Given the above delays and cost blowouts, it is hard to see how big nuclear is going to show a return to the golden days of the 1980s, although one area of hope for big nuclear is the construction of 4 Gen III reactors in the UAE by South Korean company KEPCO (KEP). The contract between KEPCO and the UAE is reported to involve $20.4 billion for 4 reactors with combined capacity of 5.6 GW. This is considerably cheaper than the cost of the European Gen III reactors described above. It will be interesting to see if KEPCO gets more business and if so whether it can keep building Gen III reactors at this price. As I discuss in the article linked above, the South Korean Government is focused on the profitability of KEPCO and the company is getting serious about renewables, especially offshore wind.

Another possible contender is GE Hitachi's ESBWR (Economic Simplified Boiling Water Reactor) which is a Gen III reactor with 1520 Mwe power capacity. This reactor was certified by the US Nuclear regulatory Commission in 2014. I couldn't find evidence of a clear path to manufacture for this reactor, although there were discussions with DTE Energy (DTE) in 2015.

iii) SMR

As a result of the confronting costs and time delays for large nuclear reactors, it isn't surprising that the nuclear industry has refocused attention to SMR (Small Modular Reactors). In ways that escape me, the assumption is that by making reactors smaller and much of the manufacture being completed off-site, cheap and rapidly completed facilities will become the norm. Two core issues seem to be overlooked. For successful SMR implementation, there need to be large numbers of units constructed. Never addressed is when it will be possible to get agreement about large numbers of SMR reactors to be built. Clearly, with new technology (especially nuclear) there needs to be implementation and testing of small numbers of units. The second issue is getting approval sorted for large numbers of small facilities. Two issues that spring to mind are i) getting community agreement about a reactor in your town and ii) security issues with large numbers of nuclear facilities spread around. I'm yet to see serious consideration of these issues.

In the meantime, as outlined below, it seems unlikely that significant numbers of SMR projects can be completed by 2030. This means either careful testing of new SMR implementation is ignored, or a SMR escalation won't be possible until the 2040s. Investors might think about this when factoring in potential returns for investment in SMR technology.

GE/Hitachi Nuclear

GE/Hitachi is undoubtedly the leader in the SMR field and, between them, GE and Hitachi have vast experience of the nuclear industry. It is a smart combination of skills, but I'm not so sure whether both parties are going to stay the distance. Specifically, GE is about to enter new territory with break-up of the company into 3 separate listed entities: aerospace, health care and energy. It is not easy to get a sense of the cost or profitability of GE's nuclear endeavours as they are buried within a big company structure (currently in GE Power which will combine with GE Renewables in the formation of energy company GE Vernova).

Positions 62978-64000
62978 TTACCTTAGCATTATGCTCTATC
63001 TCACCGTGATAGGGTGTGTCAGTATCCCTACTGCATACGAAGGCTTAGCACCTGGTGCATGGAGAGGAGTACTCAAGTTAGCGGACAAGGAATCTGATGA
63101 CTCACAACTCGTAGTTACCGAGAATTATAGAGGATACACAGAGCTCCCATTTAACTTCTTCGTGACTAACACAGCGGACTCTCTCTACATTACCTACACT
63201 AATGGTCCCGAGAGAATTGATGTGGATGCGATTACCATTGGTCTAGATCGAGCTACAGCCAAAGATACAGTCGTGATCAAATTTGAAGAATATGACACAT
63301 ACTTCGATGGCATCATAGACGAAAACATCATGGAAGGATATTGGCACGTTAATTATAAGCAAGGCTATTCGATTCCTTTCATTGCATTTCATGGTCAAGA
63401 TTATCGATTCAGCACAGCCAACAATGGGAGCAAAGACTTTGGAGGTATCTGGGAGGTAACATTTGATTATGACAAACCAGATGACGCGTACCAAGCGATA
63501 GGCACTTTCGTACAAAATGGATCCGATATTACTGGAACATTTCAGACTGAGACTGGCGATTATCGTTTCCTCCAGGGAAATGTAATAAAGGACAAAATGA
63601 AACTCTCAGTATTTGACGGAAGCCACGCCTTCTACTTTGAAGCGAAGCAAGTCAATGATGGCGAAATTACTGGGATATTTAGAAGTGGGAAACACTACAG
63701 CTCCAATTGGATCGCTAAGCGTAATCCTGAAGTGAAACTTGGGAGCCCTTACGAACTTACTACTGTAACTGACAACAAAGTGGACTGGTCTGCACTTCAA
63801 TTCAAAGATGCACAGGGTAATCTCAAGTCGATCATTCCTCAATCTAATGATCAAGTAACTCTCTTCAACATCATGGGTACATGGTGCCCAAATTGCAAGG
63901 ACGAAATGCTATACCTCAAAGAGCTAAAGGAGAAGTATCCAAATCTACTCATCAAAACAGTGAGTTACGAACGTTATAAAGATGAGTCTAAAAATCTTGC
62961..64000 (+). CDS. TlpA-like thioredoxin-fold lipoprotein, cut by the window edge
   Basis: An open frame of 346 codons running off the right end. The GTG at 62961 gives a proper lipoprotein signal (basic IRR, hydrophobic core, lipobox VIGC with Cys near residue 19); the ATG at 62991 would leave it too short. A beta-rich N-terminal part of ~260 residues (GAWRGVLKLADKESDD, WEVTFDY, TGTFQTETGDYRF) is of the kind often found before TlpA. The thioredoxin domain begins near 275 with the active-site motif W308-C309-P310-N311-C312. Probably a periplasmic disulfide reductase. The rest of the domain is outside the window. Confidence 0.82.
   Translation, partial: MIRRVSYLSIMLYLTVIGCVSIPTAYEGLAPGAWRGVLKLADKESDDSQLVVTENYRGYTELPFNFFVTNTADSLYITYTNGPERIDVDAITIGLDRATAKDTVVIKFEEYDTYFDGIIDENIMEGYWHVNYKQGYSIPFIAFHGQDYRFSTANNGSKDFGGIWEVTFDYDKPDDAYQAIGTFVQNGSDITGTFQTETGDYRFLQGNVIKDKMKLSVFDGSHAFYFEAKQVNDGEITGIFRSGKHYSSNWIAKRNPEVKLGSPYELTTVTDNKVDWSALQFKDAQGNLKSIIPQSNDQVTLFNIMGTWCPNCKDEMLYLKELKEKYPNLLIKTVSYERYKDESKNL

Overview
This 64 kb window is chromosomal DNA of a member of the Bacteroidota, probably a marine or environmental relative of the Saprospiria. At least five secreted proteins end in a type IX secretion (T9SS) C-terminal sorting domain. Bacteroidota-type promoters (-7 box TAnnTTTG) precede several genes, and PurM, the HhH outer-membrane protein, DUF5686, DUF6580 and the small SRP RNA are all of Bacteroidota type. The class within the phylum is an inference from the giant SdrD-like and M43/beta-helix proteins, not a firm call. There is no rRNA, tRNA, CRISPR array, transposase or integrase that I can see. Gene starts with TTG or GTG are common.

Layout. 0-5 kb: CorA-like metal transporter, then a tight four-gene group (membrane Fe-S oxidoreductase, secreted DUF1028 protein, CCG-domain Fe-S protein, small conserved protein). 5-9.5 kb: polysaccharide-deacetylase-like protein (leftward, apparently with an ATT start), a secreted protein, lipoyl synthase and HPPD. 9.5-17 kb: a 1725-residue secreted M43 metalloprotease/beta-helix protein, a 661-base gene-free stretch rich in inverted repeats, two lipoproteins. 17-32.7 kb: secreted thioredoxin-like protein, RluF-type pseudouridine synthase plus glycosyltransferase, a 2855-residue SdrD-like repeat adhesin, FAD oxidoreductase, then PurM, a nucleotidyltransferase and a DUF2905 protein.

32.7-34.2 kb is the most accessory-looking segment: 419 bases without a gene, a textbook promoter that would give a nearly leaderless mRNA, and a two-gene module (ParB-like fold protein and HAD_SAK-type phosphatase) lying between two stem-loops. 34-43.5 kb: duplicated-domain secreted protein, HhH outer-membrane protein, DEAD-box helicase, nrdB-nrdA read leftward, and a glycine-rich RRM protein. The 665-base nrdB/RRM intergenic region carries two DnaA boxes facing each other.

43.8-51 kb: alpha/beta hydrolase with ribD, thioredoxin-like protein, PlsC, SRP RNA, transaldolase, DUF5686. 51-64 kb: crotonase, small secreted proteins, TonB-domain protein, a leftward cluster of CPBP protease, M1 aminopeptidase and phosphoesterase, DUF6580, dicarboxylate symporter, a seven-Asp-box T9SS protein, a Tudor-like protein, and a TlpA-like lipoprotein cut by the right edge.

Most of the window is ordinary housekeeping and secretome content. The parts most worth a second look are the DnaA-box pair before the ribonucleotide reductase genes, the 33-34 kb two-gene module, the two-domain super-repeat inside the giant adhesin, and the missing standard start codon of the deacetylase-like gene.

The new GE Vernova energy company is going to be much more exposed and under pressure to perform, without cover from Healthcare and Aerospace. With the massive injection of cash ($369 billion) for energy security and climate change in the Inflation Reduction Act 2022, it was clear in the Sept 15 GE transcript from the Morgan Stanley 10th Annual Laguna Conference that renewables are going to be a big focus, especially onshore and offshore wind. If the enthusiasm for offshore wind expansion gets through the pricing issues, this will be a significant part of the GE Vernova business. At the same time, GE's gas turbine business is under threat from competition from renewables plus battery storage.

This means a lot will be happening in the new energy company. The nuclear program must come under scrutiny as part of working out the future path for GE Vernova. In the transcript above nuclear was named as part of the current GE Energy company. There was no mention of expected expansion of nuclear or indeed any details at all about it. Given my comments (see below) about the competitive space for nuclear (including with wind) I wonder if the cash drain of the future nuclear business, which currently is going nowhere, is likely to continue. Of course, it might turn around, but I would have expected at least mention of it had the company expected to see action soon. No doubt there is good business for GE in the decommissioning side of the nuclear industry. I conclude that GE Vernova's attitude to the GE Hitachi nuclear business is a potential risk for investors.

In the case of Hitachi, the Q1 2023 earnings call transcript of July 2022 made no mention at all of nuclear power. In relation to the Hitachi energy business, there was quite a lot of discussion about HVDC cables for moving electricity over large distances. This seems to be very healthy at the moment.

My take home of the GE Hitachi nuclear business is that it isn't seen as a big opportunity by either company and surely in challenging times it must come under scrutiny in both GE and Hitachi? On the other hand, there is a lot of enthusiasm about the GE Hitachi Nuclear Energy business in the dedicated website for this partnership, which involves three distinct nuclear programs, one of which involves the large Gen III ESBWR and ABWR reactors. The other two programs involve SMR but is all about product available and not about product being delivered. The SMRs are the BWRX-300 SMR, the Natrium.